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Written by:
Bas Hollenberg


Controlling shareholder has employee status

Participation in employee insurance schemes is essentially mandatory for employees, with the possible exception of a director-cum-controlling shareholder depending on whether a relationship of authority can or cannot be said to be entertained between the director and the company for which he or she works.

According to the Arnhem-Leeuwarden Court of Appeal, the conditions for being granted mandatory insurance waiver had not been satisfied in the following scenario. A private limited-liability holding company had issued depositary receipts for shares to the members of a single family: 50% to the mother and 16.66% each to her three children. The holding company’s executive board was made up of three directors: the mother, one of her children and a non-family member. Each director had the right to cast a single vote. The holding company was the holder of the full complement of shares in an intermediate holding entity which in turn was the executive director of the operating company. The mother was the sole executive director of the intermediate holding entity and to all intents and purposes worked for the operating company.

The Court ruled that the working relationship between the mother and the subsidiary company satisfied the employment criteria, one of these being that a relationship of authority should be in evidence. It is irrelevant to the assessment as to whether a relationship of authority can be deemed to be entertained between a natural person of the one part and a legal entity of the other by whom the legal entity’s corporate body in charge of issuing instructions to the natural person is made up. The existence of a relationship of authority is required to be vetted formally rather than substantively.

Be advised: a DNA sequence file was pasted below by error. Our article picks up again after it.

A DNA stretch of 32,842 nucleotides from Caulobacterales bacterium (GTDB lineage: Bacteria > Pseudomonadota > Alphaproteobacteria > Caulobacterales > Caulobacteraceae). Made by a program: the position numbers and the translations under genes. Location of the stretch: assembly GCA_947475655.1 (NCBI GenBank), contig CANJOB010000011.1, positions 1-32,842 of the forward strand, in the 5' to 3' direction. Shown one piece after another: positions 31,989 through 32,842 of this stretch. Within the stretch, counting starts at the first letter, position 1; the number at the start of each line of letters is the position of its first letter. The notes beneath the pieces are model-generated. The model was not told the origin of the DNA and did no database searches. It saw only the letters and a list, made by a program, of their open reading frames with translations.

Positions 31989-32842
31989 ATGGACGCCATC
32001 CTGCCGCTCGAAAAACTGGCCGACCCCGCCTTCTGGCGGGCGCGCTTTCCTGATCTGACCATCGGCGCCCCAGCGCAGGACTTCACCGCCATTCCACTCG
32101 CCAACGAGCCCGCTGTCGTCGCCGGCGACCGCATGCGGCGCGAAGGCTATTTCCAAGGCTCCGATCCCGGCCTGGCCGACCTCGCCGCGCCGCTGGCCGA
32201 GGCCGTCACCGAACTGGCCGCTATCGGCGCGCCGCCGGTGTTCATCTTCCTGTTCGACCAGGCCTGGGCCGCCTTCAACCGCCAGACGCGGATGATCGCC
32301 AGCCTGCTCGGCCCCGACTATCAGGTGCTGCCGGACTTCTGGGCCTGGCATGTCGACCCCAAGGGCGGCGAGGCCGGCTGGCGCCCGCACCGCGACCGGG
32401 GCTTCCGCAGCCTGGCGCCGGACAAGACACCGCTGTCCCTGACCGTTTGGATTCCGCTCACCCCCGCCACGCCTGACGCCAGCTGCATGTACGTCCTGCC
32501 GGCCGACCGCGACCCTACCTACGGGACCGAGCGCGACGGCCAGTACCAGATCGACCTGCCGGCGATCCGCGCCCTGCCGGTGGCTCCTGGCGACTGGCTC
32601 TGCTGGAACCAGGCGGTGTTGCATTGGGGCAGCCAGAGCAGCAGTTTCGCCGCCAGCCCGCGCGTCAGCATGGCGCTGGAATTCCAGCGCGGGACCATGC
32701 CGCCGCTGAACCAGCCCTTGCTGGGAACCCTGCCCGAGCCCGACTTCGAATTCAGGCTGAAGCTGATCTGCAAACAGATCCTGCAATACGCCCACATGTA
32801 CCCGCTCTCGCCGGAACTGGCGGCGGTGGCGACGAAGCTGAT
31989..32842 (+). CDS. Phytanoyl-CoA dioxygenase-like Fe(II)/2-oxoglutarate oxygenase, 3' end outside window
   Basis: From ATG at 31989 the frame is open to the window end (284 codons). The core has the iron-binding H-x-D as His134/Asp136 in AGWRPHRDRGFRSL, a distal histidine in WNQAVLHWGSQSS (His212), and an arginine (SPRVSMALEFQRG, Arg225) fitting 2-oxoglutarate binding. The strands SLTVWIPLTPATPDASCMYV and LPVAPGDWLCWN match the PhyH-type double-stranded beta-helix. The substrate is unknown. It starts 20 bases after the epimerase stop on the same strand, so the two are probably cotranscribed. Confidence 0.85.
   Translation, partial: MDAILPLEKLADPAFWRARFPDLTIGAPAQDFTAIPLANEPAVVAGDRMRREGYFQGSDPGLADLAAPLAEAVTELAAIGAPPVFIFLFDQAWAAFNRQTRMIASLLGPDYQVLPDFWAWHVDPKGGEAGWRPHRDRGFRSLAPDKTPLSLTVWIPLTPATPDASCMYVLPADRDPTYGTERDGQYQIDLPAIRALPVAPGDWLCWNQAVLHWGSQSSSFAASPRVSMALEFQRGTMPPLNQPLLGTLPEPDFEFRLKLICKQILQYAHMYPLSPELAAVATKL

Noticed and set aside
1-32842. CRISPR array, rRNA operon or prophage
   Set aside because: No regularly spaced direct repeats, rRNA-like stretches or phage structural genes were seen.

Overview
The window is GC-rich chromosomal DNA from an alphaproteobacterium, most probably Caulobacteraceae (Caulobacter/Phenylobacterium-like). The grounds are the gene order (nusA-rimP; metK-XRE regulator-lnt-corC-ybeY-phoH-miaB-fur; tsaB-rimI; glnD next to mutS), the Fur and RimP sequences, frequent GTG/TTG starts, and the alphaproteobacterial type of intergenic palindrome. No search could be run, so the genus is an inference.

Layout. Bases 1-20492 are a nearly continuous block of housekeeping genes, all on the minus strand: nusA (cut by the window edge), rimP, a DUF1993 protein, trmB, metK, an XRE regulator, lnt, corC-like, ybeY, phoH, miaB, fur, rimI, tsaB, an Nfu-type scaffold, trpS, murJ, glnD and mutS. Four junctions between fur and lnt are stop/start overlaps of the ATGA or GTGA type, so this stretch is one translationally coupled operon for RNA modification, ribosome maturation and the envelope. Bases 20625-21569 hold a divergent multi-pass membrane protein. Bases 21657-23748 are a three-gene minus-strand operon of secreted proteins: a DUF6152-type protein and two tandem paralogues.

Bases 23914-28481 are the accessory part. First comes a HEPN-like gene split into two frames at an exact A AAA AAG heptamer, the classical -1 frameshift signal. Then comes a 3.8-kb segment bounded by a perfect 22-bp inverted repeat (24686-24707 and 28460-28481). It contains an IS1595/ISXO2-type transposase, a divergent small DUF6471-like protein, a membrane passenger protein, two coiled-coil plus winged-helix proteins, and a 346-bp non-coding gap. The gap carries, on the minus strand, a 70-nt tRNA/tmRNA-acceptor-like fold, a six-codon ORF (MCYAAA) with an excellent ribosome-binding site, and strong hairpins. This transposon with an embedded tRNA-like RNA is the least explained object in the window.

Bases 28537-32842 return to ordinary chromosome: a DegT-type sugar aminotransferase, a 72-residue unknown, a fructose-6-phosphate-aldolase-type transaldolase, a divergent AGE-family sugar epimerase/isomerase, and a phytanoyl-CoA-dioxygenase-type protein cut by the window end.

The Court of Appeal was satisfied that the mother was under the obligation to adhere to the instructions issued by the subsidiary company’s executive board. It dismissed as irrelevant that the mother in her multiple capacity of holding company board member, intermediate holding entity director and mater familias was in a position to exert influence on the instructions with which she was to be issued, and concluded that a relationship of authority was indeed being entertained. As the other employment criteria – these being the employee’s obligation personally to carry out the various duties and his or her collection of a wage in consideration of his or her efforts – had not been involved in the dispute, the Court of Appeal ended up qualifying the working relationship as an employment relationship entailing mandatory participation in employee insurance schemes.

Dutch version: Dienstbetrekking voor grootaandeelhoudster

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